Final Days in Cuenca

As I am sitting here tonight procrastinating on studying for my finals, I am thinking about how few days I have left in Cuenca.... only four more to be exact. It seems like only yesterday I was getting off the bus with sixteen other students nervous to the point of anxiety wondering what classes would be like, thinking about our host families, and trying to imagine living in a different country for two months. So, what has this experience been like? It has been every sort of adjective that I can think of to describe this trip. It's been sad, frusterating, amazing, happy, unbelieveable, magical.... the list goes on and on. I have met friends that I know will last a lifetime. The sixteen other Ohio University students are nothing short of amazing, while each one is unique and has taught me more than I ever could have hoped for. My family has shown me love, hospitality, and accepted me with open arms and never once questioned me about my customs or made me feel out of place. My professors at CEDEI have pushed me farther than I knew I was capable of going as I worked harder in Spanish classes than I ever had before. I have cried, laughed, danced, hiked, swam, and even rode on the back of a horse across a river. This experience has changed my life. I know that I am going to return to Ecuador in the future because this is the most beautiful country that I have visited yet.

La Costa

I just got back from having one of the best weeks of me life! Last week, I traveled to Quayaquil, Porta Lopez, Isla Corazon, Canoa, Bahia, and Rio Muchacho. Taking a break from classes, I was awarded the luxury of a five day trip to travel to the coast. Our first stop was a banana and caocao plantation located outside of Guayaquil. The banana and caocao plantation was purely organic (no pesticides or chemicals are used), and the majority of the bananas are shipped solely in Ecuador; but also to Argentina and Chile.
After the banana plantation, we stopped in Guayaquil. Guayaquil is the largest city in Ecuador. The first thing I noticed in Guayaquil was the climate change. La Sierra, the Andes mountain region where Cuenca is located, usually ranges from 65-75 degrees. However, in Quayaquil it was approximately 90 degrees. Despite the heat, we spent the afternoon exploring the city. Instead of squirrels, huge iguanas dominated the parks. One interesting fact about Guayaquil is that all of the electrical wires are located underground.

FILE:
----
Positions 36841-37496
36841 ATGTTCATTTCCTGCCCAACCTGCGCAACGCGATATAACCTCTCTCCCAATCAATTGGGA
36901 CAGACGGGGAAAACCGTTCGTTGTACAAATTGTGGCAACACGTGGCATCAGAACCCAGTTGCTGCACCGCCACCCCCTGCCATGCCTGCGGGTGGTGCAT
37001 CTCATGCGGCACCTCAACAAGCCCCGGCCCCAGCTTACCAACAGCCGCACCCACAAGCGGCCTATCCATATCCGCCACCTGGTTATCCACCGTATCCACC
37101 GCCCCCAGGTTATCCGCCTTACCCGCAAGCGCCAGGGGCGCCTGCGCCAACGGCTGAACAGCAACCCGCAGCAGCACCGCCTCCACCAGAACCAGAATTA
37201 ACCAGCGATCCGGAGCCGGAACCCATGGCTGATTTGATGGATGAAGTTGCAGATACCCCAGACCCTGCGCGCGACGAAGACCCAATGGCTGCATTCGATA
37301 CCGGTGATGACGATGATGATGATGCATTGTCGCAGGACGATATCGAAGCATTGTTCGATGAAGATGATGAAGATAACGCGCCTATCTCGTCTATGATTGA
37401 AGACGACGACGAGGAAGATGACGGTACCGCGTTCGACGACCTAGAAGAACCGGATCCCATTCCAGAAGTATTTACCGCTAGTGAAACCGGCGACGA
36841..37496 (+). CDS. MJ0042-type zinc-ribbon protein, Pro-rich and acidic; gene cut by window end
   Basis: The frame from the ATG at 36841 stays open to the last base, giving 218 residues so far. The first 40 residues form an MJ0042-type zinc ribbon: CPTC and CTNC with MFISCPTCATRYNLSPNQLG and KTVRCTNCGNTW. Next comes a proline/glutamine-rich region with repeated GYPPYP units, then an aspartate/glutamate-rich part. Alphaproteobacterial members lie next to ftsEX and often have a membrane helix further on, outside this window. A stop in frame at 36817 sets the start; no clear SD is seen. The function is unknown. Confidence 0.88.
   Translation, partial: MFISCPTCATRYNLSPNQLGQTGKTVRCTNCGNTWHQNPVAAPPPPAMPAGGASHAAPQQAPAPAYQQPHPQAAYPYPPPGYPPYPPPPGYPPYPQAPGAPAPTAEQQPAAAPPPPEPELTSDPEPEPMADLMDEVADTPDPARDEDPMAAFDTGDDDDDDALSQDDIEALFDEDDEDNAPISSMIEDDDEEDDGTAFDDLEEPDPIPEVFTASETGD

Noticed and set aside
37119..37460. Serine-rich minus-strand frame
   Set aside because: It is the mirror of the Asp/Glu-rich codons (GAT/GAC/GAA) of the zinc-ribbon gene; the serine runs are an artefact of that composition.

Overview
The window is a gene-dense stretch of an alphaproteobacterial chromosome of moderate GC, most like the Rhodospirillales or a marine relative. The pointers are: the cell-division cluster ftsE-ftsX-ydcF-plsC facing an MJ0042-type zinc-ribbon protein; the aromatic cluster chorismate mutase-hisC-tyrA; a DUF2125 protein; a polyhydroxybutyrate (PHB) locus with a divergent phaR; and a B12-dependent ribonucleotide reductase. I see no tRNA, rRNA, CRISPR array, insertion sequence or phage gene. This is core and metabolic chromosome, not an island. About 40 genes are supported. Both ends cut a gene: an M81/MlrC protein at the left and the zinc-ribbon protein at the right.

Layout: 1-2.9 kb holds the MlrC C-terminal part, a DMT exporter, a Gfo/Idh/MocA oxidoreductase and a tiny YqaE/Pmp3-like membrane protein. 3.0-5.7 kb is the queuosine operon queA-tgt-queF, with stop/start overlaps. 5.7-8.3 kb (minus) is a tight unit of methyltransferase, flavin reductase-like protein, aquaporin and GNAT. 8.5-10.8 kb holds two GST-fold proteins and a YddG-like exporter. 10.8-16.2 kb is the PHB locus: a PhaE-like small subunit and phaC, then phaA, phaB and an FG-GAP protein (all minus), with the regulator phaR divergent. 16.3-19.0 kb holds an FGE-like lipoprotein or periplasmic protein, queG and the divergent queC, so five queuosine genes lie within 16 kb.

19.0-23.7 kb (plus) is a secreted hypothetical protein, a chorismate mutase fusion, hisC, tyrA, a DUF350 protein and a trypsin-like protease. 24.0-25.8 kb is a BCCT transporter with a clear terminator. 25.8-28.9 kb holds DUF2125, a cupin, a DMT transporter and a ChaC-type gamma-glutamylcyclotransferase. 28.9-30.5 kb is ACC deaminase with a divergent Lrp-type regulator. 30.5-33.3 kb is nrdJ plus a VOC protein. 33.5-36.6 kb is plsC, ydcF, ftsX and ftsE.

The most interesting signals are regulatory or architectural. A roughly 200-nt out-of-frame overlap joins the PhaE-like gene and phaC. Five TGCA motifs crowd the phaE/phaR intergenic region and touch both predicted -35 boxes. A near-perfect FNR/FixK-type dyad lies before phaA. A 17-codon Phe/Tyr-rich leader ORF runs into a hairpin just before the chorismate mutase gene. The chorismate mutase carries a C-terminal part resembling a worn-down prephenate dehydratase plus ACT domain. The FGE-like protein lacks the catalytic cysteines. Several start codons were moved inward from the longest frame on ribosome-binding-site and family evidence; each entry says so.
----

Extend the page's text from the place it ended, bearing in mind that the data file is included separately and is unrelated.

After Guayaquil, we checked into a hotel in Porta Lopez. The hotel was so unique! The reception area of the hotel was designed a ship complete with a steering wheel. After checking into our hotel, we were able to enjoy a day filled with pure relaxation. We sipped tropical drinks, ate ceviche (a popular Ecuador seafood soup that consists of lime juice, shrimp, onion, and tomato), and swam in the ocean as well as the pool.
The next day we were off to Bahia. Bahia was named as an in Ecociudad (environmentally friendly city on February 23, 1999 after the hurricane El Nino destroyed a huge part of the city. After El Nino, Bahia needed to reconstuct and decided to do so using environmentally friendly methods. While in Bahia, we visited a factory called Ecopapel that constructs paper out of trash. I also accomplished one of my biggest fears! For those of you who are not aware, I am deathly afraid of turtles. I was able to conquer this fear and feed a banana to a 110 year old turtle named Miguelito from the Galapagos Islands. Miguelito is the mascot of the elementary school in Bahia. In the past, turtles from the Galapagos Islands were sold and eaten for food. It is assumed that Miguelito escaped from one of the boats returning from the island and showed up one day outside of the school. The school decided to take Miguelito in and now he lives in their backyard.
The rest of the week consisted of visiting Isla Corazon (Island Heart) where we traversed by canoe through mangroves. On our last day, we visited a Rio Muchacho Finca Organica (Organic Farm. The Organic Farm is completely self sustainable; and they practice organic permaculture where every facet on the farm is recycled. I am strongly considering returning next summer to spend a month volunteering on the farm to learn more about their practices.
Despite all the great memories I have from La Costa, there is one memory that is my favorite- our travel to Rio Muchacho. The night before we were supposed to go to Rio Muchacho there was a huge rain making it impossible for our bus to cross the river. Instead of turning around, we decided to take matter into our own hands and cross the river by horseback. In order to get to the farm, we crossed two rivers by horseback and hiked approximately 5 miles roundtrip in pure mud. It was definitely quite the adventure.

To learn more about Rio Muchacho and the Organic Farm please visit

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